Saturday, November 26, 2016

Direction from Our City --- Proverbs 11:10

Proverbs 11:10
When it goes well with the righteous, the city rejoices,
    and when the wicked perish there are shouts of gladness.

Both lines of this proverb have as their theme, joy.  There is joy in the city when it goes well with the righteous, and there is joy in the city when the wicked perish. 

When the announcements came in America that Nazi Germany, and then Japan, were defeated, there was great joy in the streets of the cities.  Pictures of the joy in the streets of New York and other American cities on the front pages of the newspapers throughout the country became iconic.  The joy was based, at least in part, on the fact that righteousness had prevailed and wickedness was defeated. 

Though the end of World War II provides an illustration of this proverb, the city in Proverbs 11:10 is not just any city.  The city in our proverb is Jerusalem.  Solomon is our author, and as Gary Brady writes, "For Solomon 'the city' was, no doubt, Jerusalem."[1] 

Jerusalem experienced this joy on one occasion when the Baal-worshiping queen, Athalia, was put to death.  In Athalia's purge of the royal family (David's descendents), she missed a little infant in her murderous rage, named Joash.  After six years of her wicked reign as queen, this little boy, Joash, was anointed as king in the temple by the priest, Jehoiada, surrounded by a temple guard.  Athalia and her devoted followers were put to death, the people of Jerusalem resolved to follow the Lord and his anointed king, and the temple built to Baal in the city was torn down.  The result was both joy and peace:  "So all the people of the land rejoiced, and the city was quiet after Athaliah had been put to death with the sword at the king's house" (2 Kings 11:20).

But if "the city" in this proverb is not just any city, one must ask the further question, is the city earthly Jerusalem?  One must keep in mind that the earthly city of Jerusalem was only a type or shadow of the true and lasting city that always rejoices with the salvation of the righteous and the judgment of the wicked.  This true Jerusalem is the heavenly city that Hebrews 11 describes, which all of God's faithful people have longed for:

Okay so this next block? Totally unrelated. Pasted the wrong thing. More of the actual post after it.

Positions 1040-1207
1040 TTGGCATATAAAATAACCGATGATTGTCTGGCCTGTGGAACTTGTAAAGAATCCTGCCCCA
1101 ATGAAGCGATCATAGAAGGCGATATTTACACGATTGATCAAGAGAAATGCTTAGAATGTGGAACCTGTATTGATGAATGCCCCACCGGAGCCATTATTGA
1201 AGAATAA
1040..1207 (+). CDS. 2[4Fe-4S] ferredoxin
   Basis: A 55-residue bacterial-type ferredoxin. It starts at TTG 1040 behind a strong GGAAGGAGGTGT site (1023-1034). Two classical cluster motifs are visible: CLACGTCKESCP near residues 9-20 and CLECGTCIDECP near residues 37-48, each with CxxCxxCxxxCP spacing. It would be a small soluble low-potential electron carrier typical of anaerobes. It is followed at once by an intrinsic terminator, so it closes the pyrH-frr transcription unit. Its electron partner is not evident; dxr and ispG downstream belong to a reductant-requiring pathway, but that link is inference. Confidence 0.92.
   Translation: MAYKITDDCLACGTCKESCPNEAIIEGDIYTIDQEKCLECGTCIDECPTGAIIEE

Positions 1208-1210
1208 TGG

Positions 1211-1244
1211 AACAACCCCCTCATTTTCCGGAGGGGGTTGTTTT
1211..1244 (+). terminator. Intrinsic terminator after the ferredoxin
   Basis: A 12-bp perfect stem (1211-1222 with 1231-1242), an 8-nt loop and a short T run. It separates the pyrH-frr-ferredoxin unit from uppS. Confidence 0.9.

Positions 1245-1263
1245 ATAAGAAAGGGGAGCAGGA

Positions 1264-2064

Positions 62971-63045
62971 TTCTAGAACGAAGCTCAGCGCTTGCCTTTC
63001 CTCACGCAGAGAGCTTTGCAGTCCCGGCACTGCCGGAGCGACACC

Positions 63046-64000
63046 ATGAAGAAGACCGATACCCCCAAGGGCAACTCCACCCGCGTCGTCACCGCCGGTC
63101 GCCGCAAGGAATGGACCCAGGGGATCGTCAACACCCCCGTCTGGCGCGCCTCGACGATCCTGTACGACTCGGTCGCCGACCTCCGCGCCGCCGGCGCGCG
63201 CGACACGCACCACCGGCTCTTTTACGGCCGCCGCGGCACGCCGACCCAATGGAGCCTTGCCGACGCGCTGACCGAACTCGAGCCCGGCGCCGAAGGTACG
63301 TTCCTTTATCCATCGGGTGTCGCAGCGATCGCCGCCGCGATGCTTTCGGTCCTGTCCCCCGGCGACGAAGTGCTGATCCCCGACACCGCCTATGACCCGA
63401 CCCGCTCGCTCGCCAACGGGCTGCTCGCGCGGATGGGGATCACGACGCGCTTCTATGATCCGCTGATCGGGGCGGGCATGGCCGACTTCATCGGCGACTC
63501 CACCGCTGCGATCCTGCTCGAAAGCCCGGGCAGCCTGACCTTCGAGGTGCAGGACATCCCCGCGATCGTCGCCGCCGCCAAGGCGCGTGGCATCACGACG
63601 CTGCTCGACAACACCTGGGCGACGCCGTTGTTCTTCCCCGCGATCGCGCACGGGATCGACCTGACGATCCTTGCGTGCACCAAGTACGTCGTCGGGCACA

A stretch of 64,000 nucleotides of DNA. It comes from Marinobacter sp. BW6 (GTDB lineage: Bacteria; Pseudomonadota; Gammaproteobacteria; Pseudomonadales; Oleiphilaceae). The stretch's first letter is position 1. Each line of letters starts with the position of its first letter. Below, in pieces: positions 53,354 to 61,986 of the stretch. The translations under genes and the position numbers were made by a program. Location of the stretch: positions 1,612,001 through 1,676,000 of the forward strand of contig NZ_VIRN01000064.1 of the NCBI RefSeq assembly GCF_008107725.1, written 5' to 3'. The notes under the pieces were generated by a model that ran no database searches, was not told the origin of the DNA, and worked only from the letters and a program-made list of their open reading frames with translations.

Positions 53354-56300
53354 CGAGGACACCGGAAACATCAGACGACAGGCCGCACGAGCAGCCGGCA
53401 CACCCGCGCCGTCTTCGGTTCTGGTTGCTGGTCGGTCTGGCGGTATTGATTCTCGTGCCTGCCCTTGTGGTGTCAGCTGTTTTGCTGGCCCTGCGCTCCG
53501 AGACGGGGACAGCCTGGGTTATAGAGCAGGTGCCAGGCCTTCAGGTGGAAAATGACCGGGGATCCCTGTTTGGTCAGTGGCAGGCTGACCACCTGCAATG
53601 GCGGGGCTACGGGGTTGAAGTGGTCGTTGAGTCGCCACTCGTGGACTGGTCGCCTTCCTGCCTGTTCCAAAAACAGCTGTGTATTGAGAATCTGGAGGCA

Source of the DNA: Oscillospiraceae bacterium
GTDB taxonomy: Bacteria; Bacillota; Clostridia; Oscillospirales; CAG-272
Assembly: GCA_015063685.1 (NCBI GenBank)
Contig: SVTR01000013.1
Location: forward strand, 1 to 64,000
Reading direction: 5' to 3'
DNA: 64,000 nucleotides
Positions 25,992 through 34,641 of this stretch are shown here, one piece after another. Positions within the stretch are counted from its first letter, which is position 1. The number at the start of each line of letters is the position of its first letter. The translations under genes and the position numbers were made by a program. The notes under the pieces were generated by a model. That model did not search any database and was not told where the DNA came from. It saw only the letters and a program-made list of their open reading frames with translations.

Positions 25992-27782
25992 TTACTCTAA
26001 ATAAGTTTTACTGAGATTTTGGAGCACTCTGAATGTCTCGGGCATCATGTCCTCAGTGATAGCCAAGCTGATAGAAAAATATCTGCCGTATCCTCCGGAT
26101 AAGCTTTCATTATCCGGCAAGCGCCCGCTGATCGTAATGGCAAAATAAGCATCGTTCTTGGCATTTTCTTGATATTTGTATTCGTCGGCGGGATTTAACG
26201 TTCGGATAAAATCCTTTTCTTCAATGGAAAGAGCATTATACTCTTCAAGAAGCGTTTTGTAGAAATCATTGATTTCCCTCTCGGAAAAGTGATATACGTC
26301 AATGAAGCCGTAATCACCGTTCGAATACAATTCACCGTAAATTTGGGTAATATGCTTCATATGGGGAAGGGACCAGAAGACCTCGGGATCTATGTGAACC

"For he [Abraham] was looking forward to the city that has foundations, whose designer and builder is God." (11:10)
"But as it is, they desire a better country, that is, a heavenly one. Therefore God is not ashamed to be called their God, for he has prepared for them a city." (11:16)

In this city, the Jerusalem above, God's will is perfectly done.  Its citizens rejoice in both God's salvation and judgment (Revelation 19:1-2).  In fact, our God never saves apart from his judgment.  These two things always go together.  Think of all of God's salvific acts, and you will find that they are all works of both judgment and salvation.  So, for example, righteous Noah and his family are saved, but a wicked world is judged.  Israel is saved through the Red Sea, but Pharaoh and his army drown.  The enemy nations around Israel oppress them, but God raises a judge to defeat them, and Israel is saved. 

But the greatest act of God's salvation came about when Jesus set his face to go to Jerusalem (Luke 9:51) to die in the city that "kills the prophets" (Luke 13:34).  There in Jerusalem, the city of the great king puts to death its rightful king, outside of its gates.  There at the cross, in an act of unimaginable love, the Creator takes the judgment his creatures deserve, and by that judgment we are saved.

By putting the Son of God to death, "Jerusalem proves to be the place which epitomizes the 'world' in its hostile response to God's truth and light."[2]  The cross definitively teaches us that the city the people of God must look for, just like Abraham and the Old Testament believers, is the heavenly Jerusalem (cf. Hebrews 12:22), whose designer and builder is God.  It is that city which gives us our ethical direction, and is our true home.  Therefore, let us not look to this present evil age for direction or for illusive utopian cities in a world that has rejected God and his Son.  Instead let us go outside the city with our crucified Lord, and with all the people of God, seek the city that is to come:
"So Jesus also suffered outside the gate in order to sanctify the people through his own. Therefore let us go to him outside the camp and bear the reproach he endured.  For here we have no lasting city, but we seek the city that is to come" (Hebrews 13:12-14).









           


[1] Brady, Proverbs, 293.
[2] P. W. L. Walker in the New Dictionary of Biblical Theology, 591.

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